Totnes’ improved flood defence scheme had its opening ribbon cut by Philip Rees, Chairman of the South West Regional Flood and Coastal Committee, and South Hams District councillor John Tucker on Friday 7 December 2018.
The Environment Agency’s £3.8 million improvements were needed to reduce the significant risk of river and tidal flooding. The scheme was financed by Defra grant-in-aid through the South West Flood and Coastal Committee and £110,000 from South Hams District Council.
Totnes is a historic town and the Environment Agency has made sure the flood defences are sympathetic to the built and natural environment, whilst reducing flood risk to more than 400 homes and businesses.
George Arnison, Environment Agency Flood Risk Funding Manager, said:
The risk of flooding in Totnes has increased over time. This is partly due to changes in land use in the area and partly due to the effects of climate change on rainfall patterns and sea levels.
The scheme that we opened in Totnes on Friday, which raises and extends the towns flood defences over a distance of nearly 1.5 kilometres, reduces that risk significantly. Over 400 houses and businesses are now significantly better protected from river and tidal flooding.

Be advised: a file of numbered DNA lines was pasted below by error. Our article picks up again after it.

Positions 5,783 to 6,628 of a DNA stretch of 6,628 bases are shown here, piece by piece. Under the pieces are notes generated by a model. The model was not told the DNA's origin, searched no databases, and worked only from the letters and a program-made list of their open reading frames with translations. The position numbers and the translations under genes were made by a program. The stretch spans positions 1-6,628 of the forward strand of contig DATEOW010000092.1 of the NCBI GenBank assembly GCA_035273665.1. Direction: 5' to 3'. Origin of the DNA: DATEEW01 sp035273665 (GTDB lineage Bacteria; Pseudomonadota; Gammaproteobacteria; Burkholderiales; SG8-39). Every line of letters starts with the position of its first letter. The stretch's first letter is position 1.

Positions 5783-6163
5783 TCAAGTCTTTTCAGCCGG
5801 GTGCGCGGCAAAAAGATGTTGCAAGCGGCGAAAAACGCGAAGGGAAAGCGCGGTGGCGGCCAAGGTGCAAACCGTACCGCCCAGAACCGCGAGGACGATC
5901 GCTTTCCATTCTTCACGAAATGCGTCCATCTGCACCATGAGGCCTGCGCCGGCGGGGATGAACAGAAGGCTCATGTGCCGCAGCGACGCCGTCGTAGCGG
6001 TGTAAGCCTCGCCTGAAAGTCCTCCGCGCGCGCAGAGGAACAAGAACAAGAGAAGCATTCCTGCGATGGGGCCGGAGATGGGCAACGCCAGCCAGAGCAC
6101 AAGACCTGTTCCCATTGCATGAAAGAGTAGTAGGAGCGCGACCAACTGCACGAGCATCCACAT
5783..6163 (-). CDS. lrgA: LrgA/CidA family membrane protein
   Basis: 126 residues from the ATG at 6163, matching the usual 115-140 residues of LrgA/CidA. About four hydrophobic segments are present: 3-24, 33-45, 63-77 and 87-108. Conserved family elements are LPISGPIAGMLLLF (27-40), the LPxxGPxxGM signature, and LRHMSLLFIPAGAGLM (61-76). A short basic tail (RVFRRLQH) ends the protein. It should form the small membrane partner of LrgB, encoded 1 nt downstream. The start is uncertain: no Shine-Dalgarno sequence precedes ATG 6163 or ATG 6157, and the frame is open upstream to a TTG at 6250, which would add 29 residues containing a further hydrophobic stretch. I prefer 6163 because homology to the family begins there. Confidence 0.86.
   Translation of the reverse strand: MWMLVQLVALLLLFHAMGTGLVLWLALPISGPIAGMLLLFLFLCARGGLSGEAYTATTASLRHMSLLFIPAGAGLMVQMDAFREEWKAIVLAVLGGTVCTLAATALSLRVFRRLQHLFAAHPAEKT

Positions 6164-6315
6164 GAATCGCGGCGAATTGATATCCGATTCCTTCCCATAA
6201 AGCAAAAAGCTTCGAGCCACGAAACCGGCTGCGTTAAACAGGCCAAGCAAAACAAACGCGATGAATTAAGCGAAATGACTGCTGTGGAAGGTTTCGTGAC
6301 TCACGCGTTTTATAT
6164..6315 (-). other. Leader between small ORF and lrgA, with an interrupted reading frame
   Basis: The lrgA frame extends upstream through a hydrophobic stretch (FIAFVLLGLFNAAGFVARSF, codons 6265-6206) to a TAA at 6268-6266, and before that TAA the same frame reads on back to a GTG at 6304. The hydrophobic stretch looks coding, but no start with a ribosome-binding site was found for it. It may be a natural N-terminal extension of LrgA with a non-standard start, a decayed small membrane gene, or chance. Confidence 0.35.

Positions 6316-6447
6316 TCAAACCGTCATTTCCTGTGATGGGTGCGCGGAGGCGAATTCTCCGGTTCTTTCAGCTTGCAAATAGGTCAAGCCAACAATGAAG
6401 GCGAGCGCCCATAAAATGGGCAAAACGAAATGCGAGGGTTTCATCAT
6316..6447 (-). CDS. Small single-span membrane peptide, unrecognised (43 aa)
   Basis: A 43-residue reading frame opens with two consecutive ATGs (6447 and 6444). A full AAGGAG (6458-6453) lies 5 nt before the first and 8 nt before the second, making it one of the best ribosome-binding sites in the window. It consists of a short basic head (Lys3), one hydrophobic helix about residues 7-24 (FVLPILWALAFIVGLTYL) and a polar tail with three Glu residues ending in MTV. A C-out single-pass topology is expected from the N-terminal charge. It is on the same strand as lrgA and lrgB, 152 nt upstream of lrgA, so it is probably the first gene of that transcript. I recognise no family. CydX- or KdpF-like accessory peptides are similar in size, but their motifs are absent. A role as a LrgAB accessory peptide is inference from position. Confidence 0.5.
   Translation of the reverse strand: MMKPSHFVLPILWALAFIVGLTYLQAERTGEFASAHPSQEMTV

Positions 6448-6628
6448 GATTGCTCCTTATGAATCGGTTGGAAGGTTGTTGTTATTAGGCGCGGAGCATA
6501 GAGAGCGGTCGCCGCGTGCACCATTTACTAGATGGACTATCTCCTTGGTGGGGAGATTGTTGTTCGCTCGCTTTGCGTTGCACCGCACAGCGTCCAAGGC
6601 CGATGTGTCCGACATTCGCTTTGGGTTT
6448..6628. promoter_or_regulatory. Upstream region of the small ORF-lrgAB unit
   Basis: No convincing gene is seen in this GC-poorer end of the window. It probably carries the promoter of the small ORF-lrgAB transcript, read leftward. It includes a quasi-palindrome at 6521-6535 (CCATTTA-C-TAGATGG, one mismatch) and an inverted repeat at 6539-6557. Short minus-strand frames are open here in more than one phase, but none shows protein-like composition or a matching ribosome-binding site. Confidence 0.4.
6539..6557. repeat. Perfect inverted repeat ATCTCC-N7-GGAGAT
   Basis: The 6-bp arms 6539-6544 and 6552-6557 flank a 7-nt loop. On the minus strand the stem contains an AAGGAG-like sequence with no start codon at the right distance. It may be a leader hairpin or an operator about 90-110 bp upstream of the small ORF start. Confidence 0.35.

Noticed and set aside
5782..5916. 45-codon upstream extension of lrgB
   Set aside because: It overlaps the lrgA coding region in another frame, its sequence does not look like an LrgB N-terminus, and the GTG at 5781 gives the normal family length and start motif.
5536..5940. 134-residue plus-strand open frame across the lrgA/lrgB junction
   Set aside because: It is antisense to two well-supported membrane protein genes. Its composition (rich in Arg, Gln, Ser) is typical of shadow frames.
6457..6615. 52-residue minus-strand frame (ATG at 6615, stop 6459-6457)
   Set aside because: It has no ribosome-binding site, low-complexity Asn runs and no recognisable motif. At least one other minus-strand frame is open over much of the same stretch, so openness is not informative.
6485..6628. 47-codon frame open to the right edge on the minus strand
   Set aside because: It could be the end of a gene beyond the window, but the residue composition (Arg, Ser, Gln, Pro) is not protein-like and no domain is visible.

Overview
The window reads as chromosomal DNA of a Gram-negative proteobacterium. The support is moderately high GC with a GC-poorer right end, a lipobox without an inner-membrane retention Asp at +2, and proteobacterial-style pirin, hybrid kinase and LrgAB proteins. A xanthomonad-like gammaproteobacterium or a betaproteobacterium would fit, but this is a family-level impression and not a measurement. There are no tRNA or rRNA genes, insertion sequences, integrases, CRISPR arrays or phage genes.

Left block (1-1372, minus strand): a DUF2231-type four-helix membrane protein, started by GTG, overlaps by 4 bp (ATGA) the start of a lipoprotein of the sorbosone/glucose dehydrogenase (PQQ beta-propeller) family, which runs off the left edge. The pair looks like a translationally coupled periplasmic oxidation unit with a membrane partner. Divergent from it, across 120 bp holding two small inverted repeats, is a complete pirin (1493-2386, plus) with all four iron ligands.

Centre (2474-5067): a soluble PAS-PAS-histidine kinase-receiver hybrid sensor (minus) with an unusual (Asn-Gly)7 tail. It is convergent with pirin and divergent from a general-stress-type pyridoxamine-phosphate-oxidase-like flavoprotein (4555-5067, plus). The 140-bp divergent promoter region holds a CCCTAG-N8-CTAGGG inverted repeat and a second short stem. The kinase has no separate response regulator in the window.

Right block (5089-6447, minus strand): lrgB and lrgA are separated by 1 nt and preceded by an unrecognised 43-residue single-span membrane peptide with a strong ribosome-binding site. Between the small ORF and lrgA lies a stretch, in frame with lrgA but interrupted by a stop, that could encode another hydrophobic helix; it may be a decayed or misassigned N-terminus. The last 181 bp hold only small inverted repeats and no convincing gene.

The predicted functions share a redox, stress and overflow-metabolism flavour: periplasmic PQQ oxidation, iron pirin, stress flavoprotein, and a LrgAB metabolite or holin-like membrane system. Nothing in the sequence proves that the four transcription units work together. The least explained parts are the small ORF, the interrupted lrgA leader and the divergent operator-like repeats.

The flood defences stretch along the River Dart from Broadmarsh Industrial Estate downstream to the Steam Packet Inn. They comprise a mix of different measures to ensure the works were sensitive and sympathetic to both the built and natural environments.
About 500 metres of existing flood defence wall was raised plus 140 metres of new flood wall built at Broadmarsh Industrial Estate and Morrisons’ car park.
The Environment Agency built new flood walls between properties in Totnes town centre and Marsh Quay and added flood resilient balconies, windows and doors. There are also new flood gates, a slipway and 150m of raised riverside wall. Glass flood panels were used at the Waterside Bistro to ensure customers can still enjoy views of the river.
At Steamer Quay, the Environment Agency replaced 70m of failing quay wall. This work includes specially designed habitat niches in the masonry cladding for estuary organisms to live in, including the nationally important species of tentacled lagoon worm.
Other environmental enhancements included planting over 140 trees and working with the Dartington Estate to restore 7 hectares of wetland upstream of Totnes at Queensmarsh. This has created a mosaic of habitats including grazing marsh, ponds, reed bed and wet woodland, benefiting wetland birds, otters, fish, amphibians and invertebrates.
Cllr John Tucker, Leader of South Hams District council, said:
It’s very satisfying to see the hard work of all the agencies involved come to fruition in these improved flood defence works.
I’m pleased that we’re able to protect homes and businesses from the worst effects of flooding while still maintaining the character of Totnes, and preserve and protect wildlife habitats at the same time.
The flood defence improvements are needed because of changes in land use in the area and a changing climate.
Flooding has devastating costs for people and businesses. The Environment Agency is investing £2.6 billion from 2015 to 2021 to reduce the risk of flooding for at least 300,000 homes and businesses across England.